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How to Avoid Cyber Threats with Online Learning

Online learning platforms continue to increase enrollment, with the number of current users outpacing those who relied on this form of education before the COVID-19 pandemic. However, while such platforms are beneficial in providing resources and education from anywhere at any time, a reliance on digital learning comes with a higher risk of cyberattacks.

Methods of Attack

Cybercriminals use a variety of methods to interfere with online learning platforms. For example, phishing emails and ransomware attacks disrupt classes, prevent learners from accessing materials, and expose sensitive data.

Human error also plays a significant role, with one report estimating over 80% of recent breaches could be attributed to personal oversight. Common concerns for online learning platforms include user reliance on weak, recycled, or easily guessed passwords, which give hackers an easy entry point.

Methods of Protection

Educational organizations can protect themselves from cyberattacks by being prepared. This includes implementing multi-factor authentication, file encryption, frequent network updates, and firewall integration to block unauthorized IP addresses. In addition, data backups, regular security updates, disabled port forwarding, and continuous monitoring for suspicious activity are all essential steps for protection. Secure communication systems like UCx can also be used to ensure safe video collaboration.

Teaching Best Practices

The following best practices should be part of an organization’s efforts to educate students and instructors on how to stay safe while using online learning platforms:

  • Monitor privacy settings and be mindful of how data is accessed or distributed. This includes regularly checking for updates to the platform’s privacy policies and ensuring that data is not being shared with third parties without permission.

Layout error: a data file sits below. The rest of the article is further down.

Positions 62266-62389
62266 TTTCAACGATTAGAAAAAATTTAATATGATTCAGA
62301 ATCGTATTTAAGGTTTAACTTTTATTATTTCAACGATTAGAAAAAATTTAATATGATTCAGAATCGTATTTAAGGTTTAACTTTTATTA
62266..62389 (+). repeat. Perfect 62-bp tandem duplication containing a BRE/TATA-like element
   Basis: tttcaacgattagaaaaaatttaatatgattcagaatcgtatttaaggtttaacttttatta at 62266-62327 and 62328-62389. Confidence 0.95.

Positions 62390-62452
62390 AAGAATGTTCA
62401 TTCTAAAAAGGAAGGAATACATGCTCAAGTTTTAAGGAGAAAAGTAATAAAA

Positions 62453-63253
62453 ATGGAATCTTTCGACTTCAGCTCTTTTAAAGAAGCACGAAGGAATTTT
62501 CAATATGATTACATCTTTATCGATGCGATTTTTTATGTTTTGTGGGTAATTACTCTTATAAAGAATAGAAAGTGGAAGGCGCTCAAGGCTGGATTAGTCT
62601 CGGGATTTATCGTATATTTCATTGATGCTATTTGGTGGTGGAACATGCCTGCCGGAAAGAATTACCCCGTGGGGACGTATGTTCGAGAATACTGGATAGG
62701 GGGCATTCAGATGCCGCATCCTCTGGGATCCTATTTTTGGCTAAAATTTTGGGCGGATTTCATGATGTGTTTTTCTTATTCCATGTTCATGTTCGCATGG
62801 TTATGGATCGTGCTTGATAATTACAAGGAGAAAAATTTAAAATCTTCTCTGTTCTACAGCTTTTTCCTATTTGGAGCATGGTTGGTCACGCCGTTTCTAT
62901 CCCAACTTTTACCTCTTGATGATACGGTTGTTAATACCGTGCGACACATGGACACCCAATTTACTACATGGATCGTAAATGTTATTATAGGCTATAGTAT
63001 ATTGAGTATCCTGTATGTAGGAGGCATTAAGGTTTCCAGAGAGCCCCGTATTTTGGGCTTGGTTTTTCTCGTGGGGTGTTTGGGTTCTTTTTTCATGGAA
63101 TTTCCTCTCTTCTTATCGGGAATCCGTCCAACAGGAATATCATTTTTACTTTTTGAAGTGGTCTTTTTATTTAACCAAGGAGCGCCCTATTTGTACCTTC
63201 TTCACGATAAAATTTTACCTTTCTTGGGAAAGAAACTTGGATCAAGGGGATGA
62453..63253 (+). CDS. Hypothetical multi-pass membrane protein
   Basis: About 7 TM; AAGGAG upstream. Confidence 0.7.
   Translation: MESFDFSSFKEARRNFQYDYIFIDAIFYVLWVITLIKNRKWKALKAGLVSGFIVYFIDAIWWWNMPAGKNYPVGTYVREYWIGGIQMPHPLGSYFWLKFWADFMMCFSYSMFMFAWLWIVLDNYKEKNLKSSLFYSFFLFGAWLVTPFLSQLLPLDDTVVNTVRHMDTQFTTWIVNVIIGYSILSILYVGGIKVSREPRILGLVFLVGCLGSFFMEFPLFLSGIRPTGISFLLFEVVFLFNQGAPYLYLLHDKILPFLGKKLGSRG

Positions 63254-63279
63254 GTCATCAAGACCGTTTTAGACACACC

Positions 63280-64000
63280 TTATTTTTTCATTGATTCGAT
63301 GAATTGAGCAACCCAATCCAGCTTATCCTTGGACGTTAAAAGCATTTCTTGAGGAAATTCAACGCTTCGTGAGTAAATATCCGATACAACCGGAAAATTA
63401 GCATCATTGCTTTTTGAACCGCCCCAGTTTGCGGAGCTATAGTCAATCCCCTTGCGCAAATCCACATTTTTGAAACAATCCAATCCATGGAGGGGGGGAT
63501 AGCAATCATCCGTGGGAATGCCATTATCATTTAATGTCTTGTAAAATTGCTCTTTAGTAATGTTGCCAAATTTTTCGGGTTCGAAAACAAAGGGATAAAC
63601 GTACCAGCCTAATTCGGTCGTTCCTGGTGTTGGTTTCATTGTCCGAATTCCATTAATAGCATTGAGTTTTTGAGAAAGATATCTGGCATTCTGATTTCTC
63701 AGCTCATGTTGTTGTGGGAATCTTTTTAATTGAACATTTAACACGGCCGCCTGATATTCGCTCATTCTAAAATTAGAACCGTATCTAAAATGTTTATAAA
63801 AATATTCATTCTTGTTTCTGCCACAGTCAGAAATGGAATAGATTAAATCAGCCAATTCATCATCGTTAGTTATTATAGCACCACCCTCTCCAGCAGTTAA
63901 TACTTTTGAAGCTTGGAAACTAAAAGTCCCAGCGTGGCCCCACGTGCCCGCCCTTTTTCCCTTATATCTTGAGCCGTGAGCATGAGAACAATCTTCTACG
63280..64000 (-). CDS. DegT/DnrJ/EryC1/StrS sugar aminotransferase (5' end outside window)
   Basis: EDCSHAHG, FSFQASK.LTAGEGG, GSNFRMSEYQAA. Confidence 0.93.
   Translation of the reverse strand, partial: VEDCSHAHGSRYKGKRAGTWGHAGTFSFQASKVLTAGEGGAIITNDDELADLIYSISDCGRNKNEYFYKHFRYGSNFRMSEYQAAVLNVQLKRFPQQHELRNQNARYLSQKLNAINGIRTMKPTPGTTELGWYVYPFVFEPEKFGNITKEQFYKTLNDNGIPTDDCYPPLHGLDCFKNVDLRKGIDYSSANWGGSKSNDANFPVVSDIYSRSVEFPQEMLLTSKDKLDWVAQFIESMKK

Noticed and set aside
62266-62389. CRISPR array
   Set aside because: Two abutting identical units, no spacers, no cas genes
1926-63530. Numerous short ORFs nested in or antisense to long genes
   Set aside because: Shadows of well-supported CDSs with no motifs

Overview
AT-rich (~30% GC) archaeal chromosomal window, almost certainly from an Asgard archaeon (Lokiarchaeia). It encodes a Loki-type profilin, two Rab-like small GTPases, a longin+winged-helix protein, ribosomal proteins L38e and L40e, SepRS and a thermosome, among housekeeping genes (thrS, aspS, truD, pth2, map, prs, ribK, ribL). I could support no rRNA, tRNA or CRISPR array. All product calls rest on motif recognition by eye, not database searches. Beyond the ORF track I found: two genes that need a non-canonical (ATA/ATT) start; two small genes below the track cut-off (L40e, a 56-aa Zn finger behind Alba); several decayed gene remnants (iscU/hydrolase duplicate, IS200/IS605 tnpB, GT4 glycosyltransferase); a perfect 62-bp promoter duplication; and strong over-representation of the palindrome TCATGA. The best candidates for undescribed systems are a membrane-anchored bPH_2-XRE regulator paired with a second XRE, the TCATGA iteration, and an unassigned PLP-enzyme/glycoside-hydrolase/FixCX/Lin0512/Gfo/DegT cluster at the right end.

• Only use secure networks, which ensure that all transmitted data is safe. For example, public Wi-Fi is typically unsecured and vulnerable and should not be used.
  • Create strong passwords for all websites, not just online learning platforms. Do not recycle these passwords or security questions across websites, and resist using the same password over time.
  • When taking part in video conferencing, ensure the software is up to date.

Staff and instructors should also require passwords for video conferencing access and implement a process for vetting participants before they are allowed into meetings. Finally, if education organizations are hit with a ransomware attack, then they must make the difficult choice to pay the ransom or not. Paying the ransom does not guarantee file recovery and often emboldens cyber thieves to attack other organizations. Having a dependable backup solution can help make that difficult decision easier for education organizations to make.

Next Steps

Understanding the potential risks associated with cyberattacks is the first step in being proactive. When precautions are taken to protect against cyberattacks, educational organizations need their online learning platforms to be secure for all participants. To learn more, about how educational organizations can avoid cyber threats, contact a TPx expert today.

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